But it’s not like these craters have stopped exploding – the entire Yellowstone Supervolcano is like a vast volcanic field, covering an area of roughly 55 by 72 km (34 by 45 miles), where lava eruptions and swelling steam vents litter the otherworldly landscape.

    There have been three super-eruptions over the past couple of million years, with the Huckleberry Ridge eruption 2.1 million years ago; the Mesa Falls eruption 1.3 million years ago; and the Lava Creek eruption roughly 630,000 years ago.

    A smaller steam explosion around 13,800 years ago left behind a 5-km-diameter (3.1-mile) crater on the edge of Yellowstone Lake, which is thought to be the largest of its kind in the world.

    According to the Yellowstone National Park, 20 visitors have died due to minor explosions from the geothermal vents and hot spring – the most recent in 2000, when a tourist was scalded by boiling waters as hot as 121 degrees Celsius (250 degrees Fahrenheit).

    Needless to say, this is not a place that we want to be surprised by. It’s time we knew exactly what’s lurking below, so we can do a better job at predicting these explosions – large, small, and super.

    The new mapping project, which got underway on November 7, is starting with a helicopter electromagnetic and magnetic survey, which can sense even the tiniest voltages sparking underground.

    The helicopter is fitted with a giant, hoop-shaped electromagnetic system, which it suspends over the Yellowstone grounds by flying around 60 metres (200 feet) above the surface.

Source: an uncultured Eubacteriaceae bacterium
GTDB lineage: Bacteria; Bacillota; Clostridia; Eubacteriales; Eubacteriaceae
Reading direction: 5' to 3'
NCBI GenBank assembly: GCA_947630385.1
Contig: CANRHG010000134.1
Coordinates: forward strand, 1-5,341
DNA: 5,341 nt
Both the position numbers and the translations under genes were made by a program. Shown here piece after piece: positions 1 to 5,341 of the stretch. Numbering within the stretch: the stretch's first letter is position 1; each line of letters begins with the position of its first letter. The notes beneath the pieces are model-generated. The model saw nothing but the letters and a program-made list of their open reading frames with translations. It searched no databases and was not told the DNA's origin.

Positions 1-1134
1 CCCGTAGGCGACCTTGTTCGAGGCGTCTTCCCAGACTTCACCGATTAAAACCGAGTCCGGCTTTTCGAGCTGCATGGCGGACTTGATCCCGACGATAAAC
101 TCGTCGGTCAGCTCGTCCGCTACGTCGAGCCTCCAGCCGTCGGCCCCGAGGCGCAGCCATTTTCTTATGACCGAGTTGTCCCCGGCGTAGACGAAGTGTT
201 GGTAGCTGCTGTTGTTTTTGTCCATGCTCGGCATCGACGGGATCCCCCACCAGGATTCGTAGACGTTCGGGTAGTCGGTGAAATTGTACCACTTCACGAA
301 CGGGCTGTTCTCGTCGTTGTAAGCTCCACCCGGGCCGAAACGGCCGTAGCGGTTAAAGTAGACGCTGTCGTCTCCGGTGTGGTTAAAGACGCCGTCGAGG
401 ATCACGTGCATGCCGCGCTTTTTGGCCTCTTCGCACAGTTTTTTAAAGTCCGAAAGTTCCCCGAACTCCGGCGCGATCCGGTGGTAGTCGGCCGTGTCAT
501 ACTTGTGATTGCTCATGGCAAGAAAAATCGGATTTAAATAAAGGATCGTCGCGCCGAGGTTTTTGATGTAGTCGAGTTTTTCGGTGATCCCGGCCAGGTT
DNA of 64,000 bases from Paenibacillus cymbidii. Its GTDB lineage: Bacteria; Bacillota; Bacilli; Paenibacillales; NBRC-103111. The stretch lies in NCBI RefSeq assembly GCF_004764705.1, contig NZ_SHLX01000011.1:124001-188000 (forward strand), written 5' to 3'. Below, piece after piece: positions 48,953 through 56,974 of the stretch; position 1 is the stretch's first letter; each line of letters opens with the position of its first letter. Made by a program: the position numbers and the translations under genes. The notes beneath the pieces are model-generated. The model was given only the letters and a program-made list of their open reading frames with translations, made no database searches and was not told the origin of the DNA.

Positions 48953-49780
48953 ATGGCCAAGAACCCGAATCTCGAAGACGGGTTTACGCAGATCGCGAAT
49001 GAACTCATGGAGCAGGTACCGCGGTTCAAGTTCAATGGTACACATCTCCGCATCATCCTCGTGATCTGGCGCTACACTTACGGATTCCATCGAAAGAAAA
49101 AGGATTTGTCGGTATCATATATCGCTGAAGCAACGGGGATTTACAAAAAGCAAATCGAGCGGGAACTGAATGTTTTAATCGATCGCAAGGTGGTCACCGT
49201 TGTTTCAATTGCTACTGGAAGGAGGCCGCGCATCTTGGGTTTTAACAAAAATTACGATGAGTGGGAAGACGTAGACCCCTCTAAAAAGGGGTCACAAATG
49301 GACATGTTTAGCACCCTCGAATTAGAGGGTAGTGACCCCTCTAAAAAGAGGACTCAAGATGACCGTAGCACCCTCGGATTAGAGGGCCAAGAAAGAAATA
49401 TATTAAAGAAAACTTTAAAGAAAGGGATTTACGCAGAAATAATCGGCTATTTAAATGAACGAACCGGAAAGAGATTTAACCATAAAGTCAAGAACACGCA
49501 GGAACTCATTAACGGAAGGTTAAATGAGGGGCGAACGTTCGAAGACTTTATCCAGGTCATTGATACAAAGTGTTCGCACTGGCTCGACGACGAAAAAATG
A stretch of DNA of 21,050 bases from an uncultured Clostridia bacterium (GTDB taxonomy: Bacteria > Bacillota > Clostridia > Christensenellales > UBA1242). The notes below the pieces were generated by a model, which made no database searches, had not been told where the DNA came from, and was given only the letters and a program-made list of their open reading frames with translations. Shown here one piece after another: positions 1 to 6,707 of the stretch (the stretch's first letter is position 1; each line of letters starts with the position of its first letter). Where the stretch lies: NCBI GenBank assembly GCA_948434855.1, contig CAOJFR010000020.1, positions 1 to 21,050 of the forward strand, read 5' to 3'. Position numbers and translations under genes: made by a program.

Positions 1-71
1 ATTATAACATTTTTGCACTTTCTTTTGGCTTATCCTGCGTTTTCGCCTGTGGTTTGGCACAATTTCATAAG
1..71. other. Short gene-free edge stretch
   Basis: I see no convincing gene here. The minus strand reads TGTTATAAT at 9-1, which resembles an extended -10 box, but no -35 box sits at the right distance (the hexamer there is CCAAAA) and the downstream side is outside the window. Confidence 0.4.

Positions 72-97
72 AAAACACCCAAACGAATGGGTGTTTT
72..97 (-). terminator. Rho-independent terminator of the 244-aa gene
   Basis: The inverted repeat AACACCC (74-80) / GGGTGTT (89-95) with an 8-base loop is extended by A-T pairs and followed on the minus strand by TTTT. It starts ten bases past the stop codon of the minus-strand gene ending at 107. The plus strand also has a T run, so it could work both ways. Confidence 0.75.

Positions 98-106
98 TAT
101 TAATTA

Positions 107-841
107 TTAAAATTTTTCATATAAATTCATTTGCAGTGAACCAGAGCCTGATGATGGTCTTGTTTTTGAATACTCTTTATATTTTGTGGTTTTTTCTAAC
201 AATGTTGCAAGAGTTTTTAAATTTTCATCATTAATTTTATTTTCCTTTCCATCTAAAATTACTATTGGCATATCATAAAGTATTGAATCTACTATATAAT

Not only can this equipment detect subterranean electrical activity from above the surface, it also acts like a giant X-ray machine, detecting the shapes and behaviour of things like geysers, hot springs, mud pots, steam vents, and hydrothermal explosion craters to depths of up to 500 metres (1,500 feet).

    It will also be able to detect where and how hot water flows beneath the surface.

    “Nobody knows anything about the flow paths” of hot water that erupts from Yellowstone’s geysers, Finn told the Associated Press. “Does it travel down and back up? Does it travel laterally?”

    What we do know, thanks to study carried out last year, is that there’s way more magma below Yellowstone than anyone had imagined, with researchers detecting a second reservoir of hot, partly molten rock underneath the more shallow magma chamber we already knew about.

    As we reported back in April 2015, this vast reservoir lies some 20-45 kilometres (12-27 miles) beneath the supervolcano, and this new chamber could fill the Grand Canyon up 11.2 times.